select more range C107..AB108
select more range F116
select range F116..AE117
select more range B30..B55
select more range F119
select range A1
1. Set the Spectral Difference Index slider to -20 and both component concentrations to 1.0. Would it have been possible to measure either of these components by a simple single-wavelength calibration? That is, are there wavelengths where only one of the components absorb?
2. How does the noise level effect the average accuracy of measurement? What happens if you to the error if you make the noise zero?
3. Does varying the concentration of component 1 while holding component 2 constant cause a systematic change in the measured concentration of component 2?
4. What is the smallest concentration of component 1 you can measure with a relative accuracy of 1% when the concentration of component 2 is held at 2? How does the noise effect this?
5. Set both concentrations to 1 and the noise to 0.001 (maximum). Vary the Spectral Difference Index slider to make the two spectra more similar. How similar can the be and still be measured to a relative accuracy of 1% . How does the noise effect this?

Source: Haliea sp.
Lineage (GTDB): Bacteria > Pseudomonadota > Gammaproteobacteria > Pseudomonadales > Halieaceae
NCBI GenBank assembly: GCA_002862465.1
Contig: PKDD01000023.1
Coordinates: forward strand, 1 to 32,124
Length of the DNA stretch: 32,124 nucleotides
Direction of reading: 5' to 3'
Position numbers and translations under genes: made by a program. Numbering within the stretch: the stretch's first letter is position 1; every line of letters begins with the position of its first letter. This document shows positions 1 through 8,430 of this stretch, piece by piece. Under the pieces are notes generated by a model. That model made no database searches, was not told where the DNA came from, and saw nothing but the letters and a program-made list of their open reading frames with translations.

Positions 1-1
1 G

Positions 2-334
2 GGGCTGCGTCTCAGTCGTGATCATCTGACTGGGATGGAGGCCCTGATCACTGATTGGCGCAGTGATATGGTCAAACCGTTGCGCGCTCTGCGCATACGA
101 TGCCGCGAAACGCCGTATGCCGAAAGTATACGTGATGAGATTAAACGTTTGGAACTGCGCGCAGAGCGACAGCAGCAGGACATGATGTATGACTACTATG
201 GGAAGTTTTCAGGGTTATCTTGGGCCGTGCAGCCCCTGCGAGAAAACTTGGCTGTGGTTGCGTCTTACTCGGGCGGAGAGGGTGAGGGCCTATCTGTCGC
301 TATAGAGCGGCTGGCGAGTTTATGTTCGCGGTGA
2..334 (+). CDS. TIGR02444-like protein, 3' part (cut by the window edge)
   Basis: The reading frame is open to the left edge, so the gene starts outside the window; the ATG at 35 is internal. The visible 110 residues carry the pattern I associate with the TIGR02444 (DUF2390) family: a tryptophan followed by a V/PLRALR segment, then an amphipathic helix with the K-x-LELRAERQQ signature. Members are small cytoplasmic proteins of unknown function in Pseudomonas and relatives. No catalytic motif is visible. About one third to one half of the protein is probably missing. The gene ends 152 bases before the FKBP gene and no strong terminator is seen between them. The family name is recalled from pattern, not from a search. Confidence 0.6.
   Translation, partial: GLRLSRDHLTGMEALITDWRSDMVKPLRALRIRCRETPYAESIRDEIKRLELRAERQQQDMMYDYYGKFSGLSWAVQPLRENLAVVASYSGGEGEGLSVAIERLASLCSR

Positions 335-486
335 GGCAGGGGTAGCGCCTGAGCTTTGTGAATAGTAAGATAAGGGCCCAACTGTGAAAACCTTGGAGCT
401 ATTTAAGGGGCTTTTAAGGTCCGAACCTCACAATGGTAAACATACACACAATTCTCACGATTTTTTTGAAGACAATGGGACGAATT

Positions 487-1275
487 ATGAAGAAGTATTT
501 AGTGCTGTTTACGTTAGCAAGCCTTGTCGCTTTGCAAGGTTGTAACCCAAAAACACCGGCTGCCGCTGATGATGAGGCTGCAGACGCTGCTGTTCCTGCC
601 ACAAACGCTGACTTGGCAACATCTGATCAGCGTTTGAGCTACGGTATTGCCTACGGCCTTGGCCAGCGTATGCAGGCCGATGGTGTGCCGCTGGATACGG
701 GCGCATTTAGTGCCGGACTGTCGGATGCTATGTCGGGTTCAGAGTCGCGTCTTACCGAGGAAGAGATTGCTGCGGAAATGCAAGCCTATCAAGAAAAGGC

6. Set the noise to zero (left-most position) and force the Spectral Difference Index to exactly zero by typing a 0 into the gray cell to the right of the = sign in "Spectral Difference Index =". This simulates two components with absolutely identical spectra, but with zero noise. What happens when you click on the Compute button. Why?
7. To see how the computations are performed, scroll the window to the right (click on the right-pointing arrow on the scroll bar at the bottom of the window) until you see the "Step-by-step calculation procedure", which shows the actual matrices as gray blocks, each labeled, for each step of the calculation. Which matrices change when you recalculate after changing the concentration sliders? The noise slider? The Spectral Difference Index slider? Why?
8. Open up the file called "CLS2". This is similar to CLS1 except that readings are taken every 2 nm, for a total of 51 wavelengths (w =51). Can you observe any differences in calculation speed or accuracy. Explain.